(Accessed 28 May 2016)
Epidemiology and Reporting Characteristics of Systematic Reviews of Biomedical Research: A Cross-Sectional Study
Matthew J. Page, Larissa Shamseer, Douglas G. Altman, Jennifer Tetzlaff, Margaret Sampson, Andrea C. Tricco, Ferrán Catalá-López, Lun Li, Emma K. Reid, Rafael Sarkis-Onofre, David Moher
| published 24 May 2016 | PLOS Medicine
Systematic reviews (SRs) can help decision makers interpret the deluge of published biomedical literature. However, a SR may be of limited use if the methods used to conduct the SR are flawed, and reporting of the SR is incomplete. To our knowledge, since 2004 there has been no cross-sectional study of the prevalence, focus, and completeness of reporting of SRs across different specialties. Therefore, the aim of our study was to investigate the epidemiological and reporting characteristics of a more recent cross-section of SRs.
Methods and Findings
We searched MEDLINE to identify potentially eligible SRs indexed during the month of February 2014. Citations were screened using prespecified eligibility criteria. Epidemiological and reporting characteristics of a random sample of 300 SRs were extracted by one reviewer, with a 10% sample extracted in duplicate. We compared characteristics of Cochrane versus non-Cochrane reviews, and the 2014 sample of SRs versus a 2004 sample of SRs. We identified 682 SRs, suggesting that more than 8,000 SRs are being indexed in MEDLINE annually, corresponding to a 3-fold increase over the last decade. The majority of SRs addressed a therapeutic question and were conducted by authors based in China, the UK, or the US; they included a median of 15 studies involving 2,072 participants. Meta-analysis was performed in 63% of SRs, mostly using standard pairwise methods. Study risk of bias/quality assessment was performed in 70% of SRs but was rarely incorporated into the analysis (16%). Few SRs (7%) searched sources of unpublished data, and the risk of publication bias was considered in less than half of SRs. Reporting quality was highly variable; at least a third of SRs did not report use of a SR protocol, eligibility criteria relating to publication status, years of coverage of the search, a full Boolean search logic for at least one database, methods for data extraction, methods for study risk of bias assessment, a primary outcome, an abstract conclusion that incorporated study limitations, or the funding source of the SR. Cochrane SRs, which accounted for 15% of the sample, had more complete reporting than all other types of SRs. Reporting has generally improved since 2004, but remains suboptimal for many characteristics.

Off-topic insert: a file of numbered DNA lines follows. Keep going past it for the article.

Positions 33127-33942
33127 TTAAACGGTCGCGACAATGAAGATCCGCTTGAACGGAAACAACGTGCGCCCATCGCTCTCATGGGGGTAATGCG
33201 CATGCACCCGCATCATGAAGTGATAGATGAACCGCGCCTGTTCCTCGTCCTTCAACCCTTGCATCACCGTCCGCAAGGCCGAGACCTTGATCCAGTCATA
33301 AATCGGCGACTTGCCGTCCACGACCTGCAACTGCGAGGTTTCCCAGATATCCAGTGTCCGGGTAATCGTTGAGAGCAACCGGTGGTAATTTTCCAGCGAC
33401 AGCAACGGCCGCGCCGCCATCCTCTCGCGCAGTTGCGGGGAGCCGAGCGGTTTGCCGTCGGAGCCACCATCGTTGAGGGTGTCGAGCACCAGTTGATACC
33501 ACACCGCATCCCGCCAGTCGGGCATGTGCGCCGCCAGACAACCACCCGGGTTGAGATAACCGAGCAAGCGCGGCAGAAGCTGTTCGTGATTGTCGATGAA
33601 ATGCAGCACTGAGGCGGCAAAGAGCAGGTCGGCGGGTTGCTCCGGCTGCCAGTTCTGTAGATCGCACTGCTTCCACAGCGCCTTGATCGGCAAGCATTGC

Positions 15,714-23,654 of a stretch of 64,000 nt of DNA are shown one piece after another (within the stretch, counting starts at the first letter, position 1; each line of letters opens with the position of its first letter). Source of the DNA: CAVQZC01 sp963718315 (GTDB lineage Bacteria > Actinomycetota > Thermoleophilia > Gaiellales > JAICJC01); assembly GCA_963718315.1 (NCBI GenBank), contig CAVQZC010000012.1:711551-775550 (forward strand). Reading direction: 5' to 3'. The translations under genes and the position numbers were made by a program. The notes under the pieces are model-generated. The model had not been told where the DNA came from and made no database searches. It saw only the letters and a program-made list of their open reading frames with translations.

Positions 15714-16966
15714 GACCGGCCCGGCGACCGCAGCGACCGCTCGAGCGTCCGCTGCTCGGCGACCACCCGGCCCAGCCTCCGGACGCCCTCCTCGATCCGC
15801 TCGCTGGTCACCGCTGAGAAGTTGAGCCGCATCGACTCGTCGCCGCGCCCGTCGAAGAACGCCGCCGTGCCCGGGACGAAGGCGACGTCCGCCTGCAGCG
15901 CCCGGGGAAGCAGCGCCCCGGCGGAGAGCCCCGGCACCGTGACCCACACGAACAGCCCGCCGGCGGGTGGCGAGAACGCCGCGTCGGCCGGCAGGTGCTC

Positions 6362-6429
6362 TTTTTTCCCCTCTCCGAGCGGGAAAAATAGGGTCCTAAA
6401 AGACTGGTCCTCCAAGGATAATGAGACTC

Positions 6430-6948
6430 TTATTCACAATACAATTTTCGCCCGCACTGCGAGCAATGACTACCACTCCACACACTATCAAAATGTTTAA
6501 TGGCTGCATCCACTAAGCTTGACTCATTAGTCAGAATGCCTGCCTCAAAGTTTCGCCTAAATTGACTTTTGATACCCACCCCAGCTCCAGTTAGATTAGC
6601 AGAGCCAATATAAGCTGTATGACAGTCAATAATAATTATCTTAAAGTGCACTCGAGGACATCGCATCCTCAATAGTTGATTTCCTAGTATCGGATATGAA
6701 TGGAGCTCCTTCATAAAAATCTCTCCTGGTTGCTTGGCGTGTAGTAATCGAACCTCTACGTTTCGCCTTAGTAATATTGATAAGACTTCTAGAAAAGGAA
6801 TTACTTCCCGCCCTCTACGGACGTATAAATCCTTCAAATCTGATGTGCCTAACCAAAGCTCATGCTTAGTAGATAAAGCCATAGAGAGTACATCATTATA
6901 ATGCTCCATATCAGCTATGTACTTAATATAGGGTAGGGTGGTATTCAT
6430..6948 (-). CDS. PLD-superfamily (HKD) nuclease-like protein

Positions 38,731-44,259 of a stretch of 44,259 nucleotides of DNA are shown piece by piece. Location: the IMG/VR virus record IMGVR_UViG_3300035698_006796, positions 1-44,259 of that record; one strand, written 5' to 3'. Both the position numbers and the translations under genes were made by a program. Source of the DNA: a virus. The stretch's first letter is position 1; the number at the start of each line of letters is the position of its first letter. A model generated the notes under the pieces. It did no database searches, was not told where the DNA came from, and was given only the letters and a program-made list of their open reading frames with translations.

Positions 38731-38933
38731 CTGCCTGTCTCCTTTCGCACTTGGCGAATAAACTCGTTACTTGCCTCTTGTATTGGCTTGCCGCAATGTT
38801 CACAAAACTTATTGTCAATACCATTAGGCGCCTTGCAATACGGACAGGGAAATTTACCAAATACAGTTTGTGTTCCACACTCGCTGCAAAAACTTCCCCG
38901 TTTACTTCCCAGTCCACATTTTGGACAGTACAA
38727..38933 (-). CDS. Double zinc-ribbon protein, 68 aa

An increasing number of SRs are being published, and many are poorly conducted and reported. Strategies are needed to help reduce this avoidable waste in research.